Presenting characteristics, comorbidities and outcomes among 5700 patients hospitalized with COVID-19 in the New York City area

  • Authors
  • James M. Crawford
  • Jamie S. Hirsch
  • Karina W. Davidson
  • Mangala Narasimhan
  • Northwell COVID-19 Research Consortium
  • Safiya Richardson
  • Thomas McGinn
  • Published
  • JAMA

Key Points

Question

What are the characteristics, clinical presentation, and outcomes of patients hospitalized with coronavirus disease 2019 (COVID-19) in the US?

Findings

In this case series that included 5700 patients hospitalized with COVID-19 in the New York City area, the most common comorbidities were hypertension, obesity, and diabetes. Among patients who were discharged or died (n = 2634), 14.2% were treated in the intensive care unit, 12.2% received invasive mechanical ventilation, 3.2% were treated with kidney replacement therapy, and 21% died.

Meaning

This study provides characteristics and early outcomes of patients hospitalized with COVID-19 in the New York City area.Abstract

Importance

There is limited information describing the presenting characteristics and outcomes of US patients requiring hospitalization for coronavirus disease 2019 (COVID-19).

Objective

To describe the clinical characteristics and outcomes of patients with COVID-19 hospitalized in a US health care system.

Design, Setting, and Participants

Case series of patients with COVID-19 admitted to 12 hospitals in New York City, Long Island, and Westchester County, New York, within the Northwell Health system. The study included all sequentially hospitalized patients between March 1, 2020, and April 4, 2020, inclusive of these dates.

Exposures

Confirmed severe acute respiratory syndrome coronavirus 2 (SARS-CoV-2) infection by positive result on polymerase chain reaction testing of a nasopharyngeal sample among patients requiring admission.

Main Outcomes and Measures

Clinical outcomes during hospitalization, such as invasive mechanical ventilation, kidney replacement therapy, and death. Demographics, baseline comorbidities, presenting vital signs, and test results were also collected.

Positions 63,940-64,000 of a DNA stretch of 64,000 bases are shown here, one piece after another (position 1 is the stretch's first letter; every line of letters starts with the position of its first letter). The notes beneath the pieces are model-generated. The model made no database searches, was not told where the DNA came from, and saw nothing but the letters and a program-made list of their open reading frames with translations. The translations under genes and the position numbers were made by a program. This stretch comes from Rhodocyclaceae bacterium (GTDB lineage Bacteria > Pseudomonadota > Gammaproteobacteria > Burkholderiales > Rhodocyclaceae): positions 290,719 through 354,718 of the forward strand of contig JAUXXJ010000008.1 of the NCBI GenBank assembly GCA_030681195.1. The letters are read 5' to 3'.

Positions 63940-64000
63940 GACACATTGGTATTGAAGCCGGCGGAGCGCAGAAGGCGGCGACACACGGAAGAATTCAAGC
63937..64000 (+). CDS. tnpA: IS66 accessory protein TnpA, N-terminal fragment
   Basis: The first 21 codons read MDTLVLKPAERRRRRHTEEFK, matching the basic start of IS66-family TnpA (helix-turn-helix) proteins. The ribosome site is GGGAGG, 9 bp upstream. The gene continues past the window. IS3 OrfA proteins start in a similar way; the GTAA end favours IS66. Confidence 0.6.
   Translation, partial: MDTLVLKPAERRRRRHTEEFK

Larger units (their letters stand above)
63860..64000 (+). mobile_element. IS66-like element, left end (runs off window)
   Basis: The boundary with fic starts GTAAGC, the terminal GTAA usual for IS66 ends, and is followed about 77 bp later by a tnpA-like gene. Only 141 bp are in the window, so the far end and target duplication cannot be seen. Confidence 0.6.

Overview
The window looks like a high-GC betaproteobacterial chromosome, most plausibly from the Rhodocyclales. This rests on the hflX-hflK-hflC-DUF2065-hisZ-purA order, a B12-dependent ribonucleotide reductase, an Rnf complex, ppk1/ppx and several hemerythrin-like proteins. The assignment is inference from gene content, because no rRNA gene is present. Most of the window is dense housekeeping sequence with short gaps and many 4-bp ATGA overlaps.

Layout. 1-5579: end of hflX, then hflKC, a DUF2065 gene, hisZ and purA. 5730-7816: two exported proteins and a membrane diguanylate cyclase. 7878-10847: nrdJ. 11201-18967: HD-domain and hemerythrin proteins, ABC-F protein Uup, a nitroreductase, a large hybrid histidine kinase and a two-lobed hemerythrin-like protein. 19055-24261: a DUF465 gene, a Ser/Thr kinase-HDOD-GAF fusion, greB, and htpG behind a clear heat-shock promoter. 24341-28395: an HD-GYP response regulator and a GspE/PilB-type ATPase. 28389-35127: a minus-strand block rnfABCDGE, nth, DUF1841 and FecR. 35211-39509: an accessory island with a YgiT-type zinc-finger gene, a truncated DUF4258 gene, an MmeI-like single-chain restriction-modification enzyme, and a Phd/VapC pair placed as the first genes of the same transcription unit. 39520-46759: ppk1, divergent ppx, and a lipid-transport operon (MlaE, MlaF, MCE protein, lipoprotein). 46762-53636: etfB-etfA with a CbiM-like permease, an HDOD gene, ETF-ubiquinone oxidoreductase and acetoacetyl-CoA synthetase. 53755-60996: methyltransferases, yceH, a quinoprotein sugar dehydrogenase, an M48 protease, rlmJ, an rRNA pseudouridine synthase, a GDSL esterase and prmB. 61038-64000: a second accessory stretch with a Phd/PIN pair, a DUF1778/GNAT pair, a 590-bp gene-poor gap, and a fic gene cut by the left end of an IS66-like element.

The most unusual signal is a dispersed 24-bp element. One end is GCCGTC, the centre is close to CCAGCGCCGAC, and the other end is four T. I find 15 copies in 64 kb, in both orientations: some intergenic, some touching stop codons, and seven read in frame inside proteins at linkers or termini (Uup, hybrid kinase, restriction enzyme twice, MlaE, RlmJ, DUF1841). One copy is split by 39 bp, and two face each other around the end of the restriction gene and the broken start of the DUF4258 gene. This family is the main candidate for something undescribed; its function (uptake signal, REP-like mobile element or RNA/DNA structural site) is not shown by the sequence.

Results

A total of 5700 patients were included (median age, 63 years [interquartile range {IQR}, 52-75; range, 0-107 years]; 39.7% female). The most common comorbidities were hypertension (3026; 56.6%), obesity (1737; 41.7%), and diabetes (1808; 33.8%). At triage, 30.7% of patients were febrile, 17.3% had a respiratory rate greater than 24 breaths/min, and 27.8% received supplemental oxygen. The rate of respiratory virus co-infection was 2.1%. Outcomes were assessed for 2634 patients who were discharged or had died at the study end point. During hospitalization, 373 patients (14.2%) (median age, 68 years [IQR, 56-78]; 33.5% female) were treated in the intensive care unit care, 320 (12.2%) received invasive mechanical ventilation, 81 (3.2%) were treated with kidney replacement therapy, and 553 (21%) died. As of April 4, 2020, for patients requiring mechanical ventilation (n = 1151, 20.2%), 38 (3.3%) were discharged alive, 282 (24.5%) died, and 831 (72.2%) remained in hospital. The median postdischarge follow-up time was 4.4 days (IQR, 2.2-9.3). A total of 45 patients (2.2%) were readmitted during the study period. The median time to readmission was 3 days (IQR, 1.0-4.5) for readmitted patients. Among the 3066 patients who remained hospitalized at the final study follow-up date (median age, 65 years [IQR, 54-75]), the median follow-up at time of censoring was 4.5 days (IQR, 2.4-8.1).

Conclusions and Relevance

This case series provides characteristics and early outcomes of sequentially hospitalized patients with confirmed COVID-19 in the New York City area.